Of COVID-19 and Solidarity: Social Distancing and Privilege
Deaconness Darlene Marquez-Caramanzana of the Philippines reflects on how social distancing, while a public health necessity, also magnifies existing social inequities.
When the woman who is bleeding for twelve years (Lk. 8:43-48) tries to sneak into the crowd just to touch the hem of Jesus’s clothe, what could she possibly have been feeling?
When she defies social distancing just so she can get near to the only possible source of her healing, what might be going on in her mind? When she squeezes herself into the middle of the crowd, just so she can see this one whom many have testified have healed them, where does her hope spring up from, that she could be actually be healed?
Remember that in her time, people like her practiced social distancing (and more) because they were considered unclean. Social distancing was the norm for sick, the poor and economically marginalized by society.
The novel COVID-19 pandemic has brought unprecedented fear and immobility for millions of people in this world. If unattended, the disease can lead to death. The virus has affected so many people in different ways.
For one, it affects how we relate to one another. In many communities, families and friends, the usual way of greetings through handshake, hug, a kiss or tap on the shoulders have been replaced with just a nod or a smile. We have to maintain distance.
Our tightly knit community, where telling stories and keeping up with each other in groups is the norm, are all halted to avoid spreading the virus. Even worship services out of necessity are virtual, so that we make sure that we don’t get infected or infect other if we carry the virus. Visitation among church members, also has to stop.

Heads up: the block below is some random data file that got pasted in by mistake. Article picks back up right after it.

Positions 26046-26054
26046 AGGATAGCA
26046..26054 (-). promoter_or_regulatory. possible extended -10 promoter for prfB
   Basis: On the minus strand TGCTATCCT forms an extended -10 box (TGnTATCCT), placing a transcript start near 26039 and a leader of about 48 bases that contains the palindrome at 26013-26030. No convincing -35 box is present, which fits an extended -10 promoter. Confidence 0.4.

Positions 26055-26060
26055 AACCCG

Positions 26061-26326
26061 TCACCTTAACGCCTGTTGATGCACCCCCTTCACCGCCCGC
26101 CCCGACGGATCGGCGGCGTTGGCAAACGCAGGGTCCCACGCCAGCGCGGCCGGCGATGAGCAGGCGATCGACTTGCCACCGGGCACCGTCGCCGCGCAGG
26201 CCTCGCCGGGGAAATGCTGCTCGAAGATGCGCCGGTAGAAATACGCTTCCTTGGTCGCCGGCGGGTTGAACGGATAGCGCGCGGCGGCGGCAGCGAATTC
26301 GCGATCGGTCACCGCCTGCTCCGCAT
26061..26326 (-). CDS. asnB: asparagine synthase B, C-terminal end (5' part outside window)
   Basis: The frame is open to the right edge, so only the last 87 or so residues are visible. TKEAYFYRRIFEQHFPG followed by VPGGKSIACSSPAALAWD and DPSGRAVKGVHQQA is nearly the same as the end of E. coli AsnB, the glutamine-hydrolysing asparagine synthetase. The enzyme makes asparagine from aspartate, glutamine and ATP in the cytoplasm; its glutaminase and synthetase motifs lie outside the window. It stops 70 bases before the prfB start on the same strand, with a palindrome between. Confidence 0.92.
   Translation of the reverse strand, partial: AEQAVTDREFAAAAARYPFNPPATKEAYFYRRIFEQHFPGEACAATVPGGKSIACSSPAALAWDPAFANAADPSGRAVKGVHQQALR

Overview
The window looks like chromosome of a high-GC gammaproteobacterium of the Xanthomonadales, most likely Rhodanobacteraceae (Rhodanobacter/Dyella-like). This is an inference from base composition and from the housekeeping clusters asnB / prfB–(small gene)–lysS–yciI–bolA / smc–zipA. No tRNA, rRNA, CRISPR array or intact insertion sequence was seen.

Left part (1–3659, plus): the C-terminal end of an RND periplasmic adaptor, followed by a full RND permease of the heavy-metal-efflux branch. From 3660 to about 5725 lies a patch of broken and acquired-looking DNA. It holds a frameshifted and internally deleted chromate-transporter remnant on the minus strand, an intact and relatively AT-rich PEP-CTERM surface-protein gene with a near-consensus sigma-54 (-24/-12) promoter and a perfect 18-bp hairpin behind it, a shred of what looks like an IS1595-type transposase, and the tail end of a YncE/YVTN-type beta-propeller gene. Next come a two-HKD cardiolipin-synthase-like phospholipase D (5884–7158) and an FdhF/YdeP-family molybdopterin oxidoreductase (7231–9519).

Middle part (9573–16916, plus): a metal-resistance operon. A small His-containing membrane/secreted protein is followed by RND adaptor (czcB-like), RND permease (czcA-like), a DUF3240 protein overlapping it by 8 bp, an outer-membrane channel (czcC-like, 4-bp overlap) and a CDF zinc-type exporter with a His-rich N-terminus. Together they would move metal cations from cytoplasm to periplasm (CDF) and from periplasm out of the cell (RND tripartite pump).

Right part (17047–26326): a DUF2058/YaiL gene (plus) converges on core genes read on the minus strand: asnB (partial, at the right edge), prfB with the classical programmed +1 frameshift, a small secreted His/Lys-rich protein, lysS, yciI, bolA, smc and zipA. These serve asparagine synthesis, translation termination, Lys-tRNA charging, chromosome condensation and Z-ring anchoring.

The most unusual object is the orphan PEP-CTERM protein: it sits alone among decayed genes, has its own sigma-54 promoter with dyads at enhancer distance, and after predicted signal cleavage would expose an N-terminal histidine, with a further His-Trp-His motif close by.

The response of the government in the Philippines is even more severe. It is a lock-down. From enforced policies of Community Quarantine to Enhanced Community Quarantine enforced by the military, what is clear is that everyone must practice social distancing, nobody leaves their home, work is suspended except for health personnel, a skeletal force in government and private offices in kept, and people in BPOs (Business Process Outsourcing) call centers stay on the job. Different means of public transportation have to be suspended. Everyone is encouraged to work from home.
Social Distancing, work from home?
Yes, for the economically and socially privileged few. But hunger, pain and death for the majority of the people who are poor.
This virus intensifies the already obscene gap between the rich and the poor so much so that many curse and direct their anger toward the poor; they blamd the poor for their “stubbornness” not to heed the government’s call to stay at home and practice social distancing. Social media is flooded with posts from the privileged few who can’t help but just stay privileged.
I am offended every time I see and hear people direct their anger toward the poor because they leave their homes so they can go to work. They are daily wage earners. They have mouths to feed. Children rely on them for their sustenance. Parents depend on them for their medication to maintain health. They need to go to work every day or else they won’t get paid by their employers. They don’t have benefits. All they have is their day’s salary which is not even enough to survive.